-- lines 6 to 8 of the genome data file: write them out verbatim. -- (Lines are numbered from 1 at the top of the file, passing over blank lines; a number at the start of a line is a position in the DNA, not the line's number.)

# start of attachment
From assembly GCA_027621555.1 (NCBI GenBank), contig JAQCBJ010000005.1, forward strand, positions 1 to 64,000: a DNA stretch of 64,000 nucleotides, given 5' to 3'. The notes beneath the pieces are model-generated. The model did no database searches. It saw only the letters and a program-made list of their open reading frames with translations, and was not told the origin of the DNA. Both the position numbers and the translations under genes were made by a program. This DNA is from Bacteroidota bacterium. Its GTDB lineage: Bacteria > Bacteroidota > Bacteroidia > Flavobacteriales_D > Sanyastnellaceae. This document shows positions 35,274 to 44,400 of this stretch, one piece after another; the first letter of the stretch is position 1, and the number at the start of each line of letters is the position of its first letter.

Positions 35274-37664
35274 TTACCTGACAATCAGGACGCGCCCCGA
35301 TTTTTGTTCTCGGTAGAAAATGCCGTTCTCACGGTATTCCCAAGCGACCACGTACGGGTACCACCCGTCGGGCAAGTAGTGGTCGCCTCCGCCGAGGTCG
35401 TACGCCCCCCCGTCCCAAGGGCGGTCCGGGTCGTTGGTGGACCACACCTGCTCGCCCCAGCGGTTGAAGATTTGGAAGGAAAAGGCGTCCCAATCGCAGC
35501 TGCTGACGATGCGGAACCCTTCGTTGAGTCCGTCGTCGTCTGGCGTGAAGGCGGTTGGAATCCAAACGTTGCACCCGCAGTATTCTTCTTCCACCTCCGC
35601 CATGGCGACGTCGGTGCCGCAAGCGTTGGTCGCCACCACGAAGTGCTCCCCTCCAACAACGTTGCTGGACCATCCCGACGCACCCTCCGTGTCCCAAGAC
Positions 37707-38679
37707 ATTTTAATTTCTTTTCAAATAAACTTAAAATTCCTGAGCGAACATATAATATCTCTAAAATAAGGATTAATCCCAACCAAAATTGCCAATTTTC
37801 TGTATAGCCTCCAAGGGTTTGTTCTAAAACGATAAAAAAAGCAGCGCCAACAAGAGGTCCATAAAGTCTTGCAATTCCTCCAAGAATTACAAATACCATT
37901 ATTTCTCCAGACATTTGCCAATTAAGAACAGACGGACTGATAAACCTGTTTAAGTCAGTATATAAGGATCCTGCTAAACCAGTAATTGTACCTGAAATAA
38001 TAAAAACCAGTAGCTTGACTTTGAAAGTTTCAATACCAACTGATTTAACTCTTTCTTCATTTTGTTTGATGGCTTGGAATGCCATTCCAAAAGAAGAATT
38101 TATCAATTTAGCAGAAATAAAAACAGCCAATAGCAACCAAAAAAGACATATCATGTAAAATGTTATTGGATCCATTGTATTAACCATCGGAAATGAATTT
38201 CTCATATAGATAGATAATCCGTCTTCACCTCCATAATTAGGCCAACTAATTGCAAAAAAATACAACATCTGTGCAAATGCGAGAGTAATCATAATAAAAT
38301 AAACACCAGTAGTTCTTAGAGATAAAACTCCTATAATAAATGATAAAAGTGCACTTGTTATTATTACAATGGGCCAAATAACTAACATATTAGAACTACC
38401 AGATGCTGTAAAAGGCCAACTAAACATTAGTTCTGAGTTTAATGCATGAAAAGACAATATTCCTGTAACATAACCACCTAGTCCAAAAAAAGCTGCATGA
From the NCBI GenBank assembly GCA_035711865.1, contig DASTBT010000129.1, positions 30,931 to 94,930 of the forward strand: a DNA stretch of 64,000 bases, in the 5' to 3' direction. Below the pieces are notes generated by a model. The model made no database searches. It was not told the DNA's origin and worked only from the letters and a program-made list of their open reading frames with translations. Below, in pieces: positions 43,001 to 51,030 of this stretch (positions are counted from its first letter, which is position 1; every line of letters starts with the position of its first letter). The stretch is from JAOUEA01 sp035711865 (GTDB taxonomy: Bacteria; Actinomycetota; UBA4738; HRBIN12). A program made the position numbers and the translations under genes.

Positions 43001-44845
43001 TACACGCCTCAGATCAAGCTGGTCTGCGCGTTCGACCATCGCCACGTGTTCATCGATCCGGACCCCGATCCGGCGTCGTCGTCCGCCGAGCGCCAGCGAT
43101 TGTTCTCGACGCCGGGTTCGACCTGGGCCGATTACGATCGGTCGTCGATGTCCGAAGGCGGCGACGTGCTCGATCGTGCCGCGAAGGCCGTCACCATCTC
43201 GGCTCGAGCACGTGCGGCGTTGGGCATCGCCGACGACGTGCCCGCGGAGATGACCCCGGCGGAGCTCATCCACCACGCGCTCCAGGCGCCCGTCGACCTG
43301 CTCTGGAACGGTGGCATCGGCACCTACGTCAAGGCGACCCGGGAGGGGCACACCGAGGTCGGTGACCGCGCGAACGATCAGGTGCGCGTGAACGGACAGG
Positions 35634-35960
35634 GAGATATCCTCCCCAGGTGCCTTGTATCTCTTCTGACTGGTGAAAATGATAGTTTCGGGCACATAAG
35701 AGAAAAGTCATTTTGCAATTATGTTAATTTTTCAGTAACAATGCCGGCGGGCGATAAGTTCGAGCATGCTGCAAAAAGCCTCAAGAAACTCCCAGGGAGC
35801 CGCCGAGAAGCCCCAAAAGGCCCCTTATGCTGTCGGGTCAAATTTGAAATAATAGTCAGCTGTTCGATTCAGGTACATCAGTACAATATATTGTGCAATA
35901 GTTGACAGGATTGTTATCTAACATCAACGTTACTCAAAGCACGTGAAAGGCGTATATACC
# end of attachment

35501 TGCTGACGATGCGGAACCCTTCGTTGAGTCCGTCGTCGTCTGGCGTGAAGGCGGTTGGAATCCAAACGTTGCACCCGCAGTATTCTTCTTCCACCTCCGC
35601 CATGGCGACGTCGGTGCCGCAAGCGTTGGTCGCCACCACGAAGTGCTCCCCTCCAACAACGTTGCTGGACCATCCCGACGCACCCTCCGTGTCCCAAGAC
Positions 37707-38679